Saturday, July 07, 2012


I have always wondered at the modern Greek obsession with basketball. Having always associated the game with the Americas, I would often ponder its relevance to the motherland - that is until I discovered that basketball was founded in 1891 by a Canadian physical education teacher in Massachusetts, as a way of "occupying a class of incorrigibles." All of a sudden, the epiphany arrived and the causal connection with the motherland was well and truly made.

Καλαθοσφαίριση as a title for the game has never really been accepted into vulgar usage. Most probably because it lacks brevity and carries with it, connotations of throwing things in the trash. «Μπάσκετ,» on the other hand, bears with it authoritarian connotations, sounding very close to the Turkic-derived «μπασκίνας,» meaning policeman. And yet this may possibly have been the aim of its inventor James Naismith, intent as he was, in pacifying the masses. Nonetheless it is a harsh and strange sounding word in Greek.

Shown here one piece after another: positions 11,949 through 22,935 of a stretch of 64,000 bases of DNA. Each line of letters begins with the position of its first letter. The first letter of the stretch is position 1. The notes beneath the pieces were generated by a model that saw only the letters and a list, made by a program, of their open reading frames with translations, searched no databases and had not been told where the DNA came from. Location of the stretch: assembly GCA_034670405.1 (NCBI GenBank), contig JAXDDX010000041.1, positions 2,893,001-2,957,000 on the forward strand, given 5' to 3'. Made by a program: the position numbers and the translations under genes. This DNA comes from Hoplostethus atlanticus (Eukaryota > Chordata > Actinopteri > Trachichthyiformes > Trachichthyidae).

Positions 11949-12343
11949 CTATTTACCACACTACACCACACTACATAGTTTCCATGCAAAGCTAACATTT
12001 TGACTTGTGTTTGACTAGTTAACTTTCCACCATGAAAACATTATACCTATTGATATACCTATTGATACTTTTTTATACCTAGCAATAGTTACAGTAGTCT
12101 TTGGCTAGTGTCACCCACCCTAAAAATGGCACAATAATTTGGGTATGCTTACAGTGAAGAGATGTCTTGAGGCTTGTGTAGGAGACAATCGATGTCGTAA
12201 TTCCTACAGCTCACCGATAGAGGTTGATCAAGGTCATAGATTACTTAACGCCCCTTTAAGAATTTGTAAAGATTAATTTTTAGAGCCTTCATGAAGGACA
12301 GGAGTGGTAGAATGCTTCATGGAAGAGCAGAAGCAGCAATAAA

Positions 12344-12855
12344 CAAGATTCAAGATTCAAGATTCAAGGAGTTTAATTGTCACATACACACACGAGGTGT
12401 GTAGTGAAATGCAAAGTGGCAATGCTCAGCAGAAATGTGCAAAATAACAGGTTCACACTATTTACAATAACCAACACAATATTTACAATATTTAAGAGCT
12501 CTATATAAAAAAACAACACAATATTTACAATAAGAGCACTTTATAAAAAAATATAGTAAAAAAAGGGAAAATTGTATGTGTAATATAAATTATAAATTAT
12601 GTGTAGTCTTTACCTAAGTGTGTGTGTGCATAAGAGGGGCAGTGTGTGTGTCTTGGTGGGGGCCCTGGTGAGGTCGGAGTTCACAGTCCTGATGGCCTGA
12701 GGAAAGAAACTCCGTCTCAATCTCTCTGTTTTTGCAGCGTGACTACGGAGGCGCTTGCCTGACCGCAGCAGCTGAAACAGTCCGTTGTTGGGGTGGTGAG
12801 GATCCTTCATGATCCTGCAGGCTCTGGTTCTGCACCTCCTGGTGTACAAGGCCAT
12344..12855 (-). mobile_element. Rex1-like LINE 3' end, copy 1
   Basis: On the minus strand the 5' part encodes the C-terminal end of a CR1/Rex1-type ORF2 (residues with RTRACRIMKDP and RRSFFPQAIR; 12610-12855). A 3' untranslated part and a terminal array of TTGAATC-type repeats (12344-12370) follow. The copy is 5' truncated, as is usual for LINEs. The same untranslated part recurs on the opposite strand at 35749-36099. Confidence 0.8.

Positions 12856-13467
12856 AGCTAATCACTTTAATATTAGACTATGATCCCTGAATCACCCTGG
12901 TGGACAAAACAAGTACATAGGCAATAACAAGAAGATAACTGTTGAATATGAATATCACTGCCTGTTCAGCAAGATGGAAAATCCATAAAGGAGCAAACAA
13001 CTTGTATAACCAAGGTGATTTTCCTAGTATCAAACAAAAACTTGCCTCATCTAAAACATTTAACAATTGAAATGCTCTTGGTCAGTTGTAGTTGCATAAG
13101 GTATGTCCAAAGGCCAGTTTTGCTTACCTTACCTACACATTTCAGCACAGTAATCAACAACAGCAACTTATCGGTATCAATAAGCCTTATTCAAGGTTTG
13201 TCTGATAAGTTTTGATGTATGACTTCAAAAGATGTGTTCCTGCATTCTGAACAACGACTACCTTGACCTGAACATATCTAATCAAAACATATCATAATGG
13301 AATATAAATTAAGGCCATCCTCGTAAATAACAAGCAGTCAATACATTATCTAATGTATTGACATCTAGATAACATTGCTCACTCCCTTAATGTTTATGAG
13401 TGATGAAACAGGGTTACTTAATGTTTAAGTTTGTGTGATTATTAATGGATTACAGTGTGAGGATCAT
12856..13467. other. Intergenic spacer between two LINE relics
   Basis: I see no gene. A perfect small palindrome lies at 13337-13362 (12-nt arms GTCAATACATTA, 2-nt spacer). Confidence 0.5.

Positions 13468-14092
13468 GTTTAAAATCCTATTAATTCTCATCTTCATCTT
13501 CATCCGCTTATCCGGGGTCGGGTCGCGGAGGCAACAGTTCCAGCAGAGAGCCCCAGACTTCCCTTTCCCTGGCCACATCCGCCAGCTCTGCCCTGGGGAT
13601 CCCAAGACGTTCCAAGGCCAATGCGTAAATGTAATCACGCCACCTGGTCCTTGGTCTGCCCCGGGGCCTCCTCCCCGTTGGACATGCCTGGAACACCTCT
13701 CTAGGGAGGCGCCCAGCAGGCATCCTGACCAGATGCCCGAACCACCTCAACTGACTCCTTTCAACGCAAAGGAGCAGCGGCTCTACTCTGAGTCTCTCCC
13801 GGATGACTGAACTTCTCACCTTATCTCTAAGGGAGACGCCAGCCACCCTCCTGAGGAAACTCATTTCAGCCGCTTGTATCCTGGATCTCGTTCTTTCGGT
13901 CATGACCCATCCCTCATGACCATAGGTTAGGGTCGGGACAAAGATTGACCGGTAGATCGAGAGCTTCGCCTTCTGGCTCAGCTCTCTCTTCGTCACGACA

One of the even stranger things about the Greek basketball league, is that with a few exceptions, its' teams bear the same names as those of the National Soccer team, causing divided loyalties and no end of confusion, though one can expertly use this as a method to navigate through the howls of disapprobation accompanying the provision of the wrong answer as to which team one supports, at any given Greek kafeneio - the excuse to be proffered is that you meant that you support AEK in the Basketball League, thus buying you time to consider which soccer your interrogators (and of course your own sufficiency) support. Of course the cardinal error here and this is where everything unravels, rests on the fact that AEK is no longer in the National Basketball League.